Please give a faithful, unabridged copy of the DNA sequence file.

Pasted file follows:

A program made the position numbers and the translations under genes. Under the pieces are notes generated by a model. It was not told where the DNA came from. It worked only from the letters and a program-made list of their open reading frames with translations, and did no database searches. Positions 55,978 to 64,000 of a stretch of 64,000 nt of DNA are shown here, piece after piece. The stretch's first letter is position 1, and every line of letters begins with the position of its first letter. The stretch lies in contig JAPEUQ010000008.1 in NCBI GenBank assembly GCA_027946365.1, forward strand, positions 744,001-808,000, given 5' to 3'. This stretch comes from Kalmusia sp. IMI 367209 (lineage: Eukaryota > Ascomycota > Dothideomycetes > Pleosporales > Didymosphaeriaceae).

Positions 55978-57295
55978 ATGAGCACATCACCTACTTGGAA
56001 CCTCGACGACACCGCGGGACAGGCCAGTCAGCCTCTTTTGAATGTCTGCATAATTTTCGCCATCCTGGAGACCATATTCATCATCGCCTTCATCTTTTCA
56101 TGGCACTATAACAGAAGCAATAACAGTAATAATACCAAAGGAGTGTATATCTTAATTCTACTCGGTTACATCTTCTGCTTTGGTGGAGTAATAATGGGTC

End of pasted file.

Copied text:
A program made the position numbers and the translations under genes. Under the pieces are notes generated by a model. It was not told where the DNA came from. It worked only from the letters and a program-made list of their open reading frames with translations, and did no database searches. Positions 55,978 to 64,000 of a stretch of 64,000 nt of DNA are shown here, piece after piece. The stretch's first letter is position 1, and every line of letters begins with the position of its first letter. The stretch lies in contig JAPEUQ010000008.1 in NCBI GenBank assembly GCA_027946365.1, forward strand, positions 744,001-808,000, given 5' to 3'. This stretch comes from Kalmusia sp. IMI 367209 (lineage: Eukaryota > Ascomycota > Dothideomycetes > Pleosporales > Didymosphaeriaceae).

Positions 55978-57295
55978 ATGAGCACATCACCTACTTGGAA
56001 CCTCGACGACACCGCGGGACAGGCCAGTCAGCCTCTTTTGAATGTCTGCATAATTTTCGCCATCCTGGAGACCATATTCATCATCGCCTTCATCTTTTCA
56101 TGGCACTATAACAGAAGCAATAACAGTAATAATACCAAAGGAGTGTATATCTTAATTCTACTCGGTTACATCTTCTGCTTTGGTGGAGTAATAATGGGTC